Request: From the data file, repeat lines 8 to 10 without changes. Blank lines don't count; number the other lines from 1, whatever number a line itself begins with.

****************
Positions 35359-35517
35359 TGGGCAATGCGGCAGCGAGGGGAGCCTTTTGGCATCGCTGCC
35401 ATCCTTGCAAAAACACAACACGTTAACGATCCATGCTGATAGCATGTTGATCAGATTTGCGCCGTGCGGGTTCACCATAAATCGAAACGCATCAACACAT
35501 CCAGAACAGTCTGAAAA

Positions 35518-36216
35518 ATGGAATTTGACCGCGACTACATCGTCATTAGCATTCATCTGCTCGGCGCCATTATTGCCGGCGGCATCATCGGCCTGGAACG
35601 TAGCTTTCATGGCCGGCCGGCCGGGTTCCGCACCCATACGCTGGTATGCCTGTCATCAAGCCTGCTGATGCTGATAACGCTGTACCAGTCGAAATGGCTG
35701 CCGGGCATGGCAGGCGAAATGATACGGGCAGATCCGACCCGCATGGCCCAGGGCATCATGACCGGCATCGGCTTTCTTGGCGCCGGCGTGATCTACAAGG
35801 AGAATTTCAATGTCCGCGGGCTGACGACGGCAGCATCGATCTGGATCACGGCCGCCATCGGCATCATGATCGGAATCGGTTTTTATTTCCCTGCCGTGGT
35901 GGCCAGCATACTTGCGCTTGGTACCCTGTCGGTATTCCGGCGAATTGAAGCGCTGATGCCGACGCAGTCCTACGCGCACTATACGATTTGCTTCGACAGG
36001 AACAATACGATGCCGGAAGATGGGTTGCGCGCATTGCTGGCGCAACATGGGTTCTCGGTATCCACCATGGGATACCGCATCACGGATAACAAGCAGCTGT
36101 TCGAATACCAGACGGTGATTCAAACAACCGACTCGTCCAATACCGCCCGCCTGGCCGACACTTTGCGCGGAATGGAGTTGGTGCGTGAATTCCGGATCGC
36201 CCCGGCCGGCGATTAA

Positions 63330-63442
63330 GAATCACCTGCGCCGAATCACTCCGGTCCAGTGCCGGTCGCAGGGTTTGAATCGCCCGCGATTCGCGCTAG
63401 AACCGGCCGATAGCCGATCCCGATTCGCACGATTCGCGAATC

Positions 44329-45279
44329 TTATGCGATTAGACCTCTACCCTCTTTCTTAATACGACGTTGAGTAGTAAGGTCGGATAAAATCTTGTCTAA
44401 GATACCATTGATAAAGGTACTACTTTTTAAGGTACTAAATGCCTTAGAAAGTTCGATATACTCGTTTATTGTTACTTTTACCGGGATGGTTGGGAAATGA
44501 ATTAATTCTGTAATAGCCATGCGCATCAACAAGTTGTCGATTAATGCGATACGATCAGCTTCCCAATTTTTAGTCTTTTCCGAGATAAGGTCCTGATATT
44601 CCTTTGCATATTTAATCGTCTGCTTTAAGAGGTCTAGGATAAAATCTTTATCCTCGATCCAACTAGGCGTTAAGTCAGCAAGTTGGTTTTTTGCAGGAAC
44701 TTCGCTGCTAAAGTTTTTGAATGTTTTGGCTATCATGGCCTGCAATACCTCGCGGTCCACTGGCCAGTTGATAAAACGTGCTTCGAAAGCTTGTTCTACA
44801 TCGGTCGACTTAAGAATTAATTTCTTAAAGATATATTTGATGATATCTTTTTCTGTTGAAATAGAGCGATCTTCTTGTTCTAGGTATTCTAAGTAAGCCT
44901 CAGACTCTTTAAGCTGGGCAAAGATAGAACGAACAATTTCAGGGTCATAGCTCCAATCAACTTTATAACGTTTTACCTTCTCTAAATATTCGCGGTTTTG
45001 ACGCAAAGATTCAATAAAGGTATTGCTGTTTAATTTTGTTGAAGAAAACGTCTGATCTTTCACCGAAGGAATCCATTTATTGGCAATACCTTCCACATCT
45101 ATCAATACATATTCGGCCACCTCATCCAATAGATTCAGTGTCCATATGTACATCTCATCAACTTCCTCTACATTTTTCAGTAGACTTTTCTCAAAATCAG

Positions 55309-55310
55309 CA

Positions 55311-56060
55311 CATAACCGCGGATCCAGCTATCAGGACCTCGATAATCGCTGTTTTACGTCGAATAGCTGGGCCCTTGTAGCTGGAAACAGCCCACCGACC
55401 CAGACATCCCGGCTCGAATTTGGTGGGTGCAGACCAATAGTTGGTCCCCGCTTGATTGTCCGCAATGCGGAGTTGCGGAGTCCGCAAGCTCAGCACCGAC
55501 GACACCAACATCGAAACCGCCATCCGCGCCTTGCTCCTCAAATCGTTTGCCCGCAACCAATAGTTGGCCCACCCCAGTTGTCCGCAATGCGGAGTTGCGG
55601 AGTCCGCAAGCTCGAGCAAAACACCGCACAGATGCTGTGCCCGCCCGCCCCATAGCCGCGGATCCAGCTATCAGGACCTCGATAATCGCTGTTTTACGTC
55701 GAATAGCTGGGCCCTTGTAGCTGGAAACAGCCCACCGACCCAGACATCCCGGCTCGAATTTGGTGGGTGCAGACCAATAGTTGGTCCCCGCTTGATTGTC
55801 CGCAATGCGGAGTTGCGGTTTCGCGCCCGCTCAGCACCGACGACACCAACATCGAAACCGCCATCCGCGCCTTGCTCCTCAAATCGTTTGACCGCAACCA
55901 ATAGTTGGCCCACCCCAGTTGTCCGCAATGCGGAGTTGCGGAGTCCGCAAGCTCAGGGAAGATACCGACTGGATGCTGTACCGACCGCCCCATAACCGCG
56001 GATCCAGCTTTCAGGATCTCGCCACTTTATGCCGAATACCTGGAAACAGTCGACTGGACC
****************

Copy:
35701 CCGGGCATGGCAGGCGAAATGATACGGGCAGATCCGACCCGCATGGCCCAGGGCATCATGACCGGCATCGGCTTTCTTGGCGCCGGCGTGATCTACAAGG
35801 AGAATTTCAATGTCCGCGGGCTGACGACGGCAGCATCGATCTGGATCACGGCCGCCATCGGCATCATGATCGGAATCGGTTTTTATTTCCCTGCCGTGGT
35901 GGCCAGCATACTTGCGCTTGGTACCCTGTCGGTATTCCGGCGAATTGAAGCGCTGATGCCGACGCAGTCCTACGCGCACTATACGATTTGCTTCGACAGG